#10 – Coffee

Ten Things to Love about Dutch Towns

#10 – Coffee

Cappuccino at Kaldi's, Haagsche Bluf, The Hague

Oh yes, we hear you thinking already. What’s so Dutch about coffee? And why is this relevant to a photo blog about Dutch towns?

Well, look at that cappuccino image, and get yourself in the mood. Take a sip of strong, flavoursome coffee in the company of good people. The quality of the coffee is important to the Dutch drinking coffee. Now, that’s why we like it. In the Netherlands, we socialize over good coffee. You want to get to know a Dutch person better? Simply invite us over for a cup of coffee!

What to consider after you’ve invited a Dutch guest over for coffee to your place? First of all, keep in mind coffee is traditionally consumed late morning and after diner. When serving regular coffee, make sure you have evaporated milk on the side. Regular milk in regular coffee is a faux pas, unless you offer your Dutch guest a koffie verkeerd (wrong coffee). That’s 2 parts heated milk for 1 part coffee.  Also, there must be cookies. Stroopwafels (caramel waffles) or speculaas (spiced cookies) will do fine. Put them in a cookie tin (Dutch equivalent of the cookie jar) and place the closed tin on the table, there should only be one cookie for each round of coffee.

So much for our habits, now for our reputation. For some reason, Dutch people think they have a huge, global reputation for drinking coffee. Well, we don’t know about the huge and global, but would you know that the claim is actually true? After a little research for this post, we found that Dutch people drink more coffee than any other nationality on the planet, second only to the Scandinavians! The Royal Dutch Society for Coffee and Tea calculated that in 1970 the Dutch consumed 2.6 cups of coffee per day. In 2009, this increased to 3.3 cups per day (with a peak of 3.6 cups in the mid-nineties)! As opposed to 2.4 cups of tea per day…

Douwe Egberts, a famous coffee brand in the Netherlands. Store in Haarlem

A Short, Dutch History of Coffee

For the Dutch, the history of coffee started in 1614. Several ships of the Dutch East India Company sailed into the harbour of Al Mukha, aka Mocha, aka Mocca,  in Yemen. They sailed out again, carrying coffee plants on their onward journey to Indonesia. At the time, there was no market for coffee in Europe, but the Dutch traders knew there was one in South and East Asia and with their treasure from Yemen, they set up coffee plantations on Java. In Europe, coffee remained expensive and scarce. This changed after the 1750s. Coffee was cheaper, in the Netherlands coffee houses opened their doors and coffee quickly became national drink #1. Astonishingly, it has remained in top spot for 262 years!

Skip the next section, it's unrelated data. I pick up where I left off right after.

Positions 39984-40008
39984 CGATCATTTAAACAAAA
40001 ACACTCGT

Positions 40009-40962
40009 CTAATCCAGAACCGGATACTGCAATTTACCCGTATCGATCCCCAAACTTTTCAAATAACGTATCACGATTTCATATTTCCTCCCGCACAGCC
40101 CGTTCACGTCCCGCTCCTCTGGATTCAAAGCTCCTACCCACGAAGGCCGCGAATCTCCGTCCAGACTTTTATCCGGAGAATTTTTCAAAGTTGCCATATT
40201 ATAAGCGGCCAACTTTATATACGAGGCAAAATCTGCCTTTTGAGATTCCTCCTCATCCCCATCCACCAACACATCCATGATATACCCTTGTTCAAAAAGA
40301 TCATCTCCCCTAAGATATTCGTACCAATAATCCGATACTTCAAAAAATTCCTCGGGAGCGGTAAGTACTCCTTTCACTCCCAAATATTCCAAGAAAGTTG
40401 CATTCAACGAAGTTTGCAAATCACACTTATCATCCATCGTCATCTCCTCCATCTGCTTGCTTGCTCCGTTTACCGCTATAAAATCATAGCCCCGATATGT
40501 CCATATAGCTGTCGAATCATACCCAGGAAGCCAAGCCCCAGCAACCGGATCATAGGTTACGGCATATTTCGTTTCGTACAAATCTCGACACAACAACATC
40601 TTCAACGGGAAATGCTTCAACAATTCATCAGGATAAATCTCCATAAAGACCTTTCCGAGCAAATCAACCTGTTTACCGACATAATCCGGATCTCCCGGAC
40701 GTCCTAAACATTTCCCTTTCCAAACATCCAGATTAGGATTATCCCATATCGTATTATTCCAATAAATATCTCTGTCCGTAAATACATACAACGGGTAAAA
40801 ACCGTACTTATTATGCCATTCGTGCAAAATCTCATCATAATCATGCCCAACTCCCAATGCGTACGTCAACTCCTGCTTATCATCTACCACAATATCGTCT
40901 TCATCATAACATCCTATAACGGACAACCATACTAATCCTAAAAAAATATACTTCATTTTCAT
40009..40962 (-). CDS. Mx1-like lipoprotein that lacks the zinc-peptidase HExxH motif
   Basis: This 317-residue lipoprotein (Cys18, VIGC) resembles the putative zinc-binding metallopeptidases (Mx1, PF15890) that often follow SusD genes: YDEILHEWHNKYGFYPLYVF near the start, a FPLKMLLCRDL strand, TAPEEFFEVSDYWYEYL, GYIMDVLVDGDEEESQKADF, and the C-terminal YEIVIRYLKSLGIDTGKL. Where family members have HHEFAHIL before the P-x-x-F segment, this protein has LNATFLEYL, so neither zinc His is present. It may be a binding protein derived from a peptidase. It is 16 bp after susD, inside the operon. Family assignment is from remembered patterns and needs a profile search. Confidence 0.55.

Coffee house serving delicious breakfast, lunch and high tea in Haarlem called Hartig & Zoet (Savoury & Sweet)

Coffee Town

Coffee is definitely a thing to love about Dutch towns. If you’re buying, don’t go to the supermarkets, but seek out the small, cozy shops that specialize in selling coffee. Find Simon Lévelt or Kaldi, or shops like De Eenhorn in Kampen and make sure you can use it in your Nespresso or expensive Italian coffee machine at home. If you’re going out for drinks, check out Bagels & Beans, especially the one in Leiden (Maarsmansteeg) makes a mean cappuccino with a delicious thick milk foam. Then there’s Coffee Star with their retro living room style. Kaldi also serves coffee and muffins in their shops. The Dutch do not have a need for Starbucks. We like to get strong and flavoursome coffee in a few, short and clear sentences. It’s unthinkable the Dutch ordering what we consider a poor cup of coffee anyway, with theatrical monologue skills:  low-fat milk, five shots of hazelnut syrup, no cream, one shot of warm water, o yeah, and make it a double decaf.

For yours truly, a coffee shop is an essential ingredient for any town. If we can’t start our weekend of photography with a roll and coffee, well, then our weekend hasn’t really started yet. Come rain or shine, the end of the world is most definitely near when there’s no coffee-house in sight! Either we’ll take it with a drop of brandy to warm us up in winter, or we’ll drink iced coffee in the summer on the terrace. That’s another typical Dutch sighting: terrasjes. These are small or large terraces in front of coffee shops, restaurants and pubs where people will drink and eat all night long. Hmm, we feel a topic for a new post coming on…

For this post’s finale, we give you our favourites:

Bjorn’s Fav’s Ingrid’s Fav’s
1. Cappuccino 1. Regular coffee with Baileys
2. Regular, Dutch style coffee 2. Cappuccino
3. Koffie Verkeerd 3. Turkish coffee

This photo blog exists because of coffee. 

Colourful chairs for a terrace, Cafe de Oude Mol, The Hague.

A few sources used here:

http://www.vocsite.nl  – about the Dutch East India Company, in Dutch
http://www.knvkt.nl – Royal Dutch Society for Coffee and Tea
http://en.wikipedia.org/wiki/Coffee – general Wiki info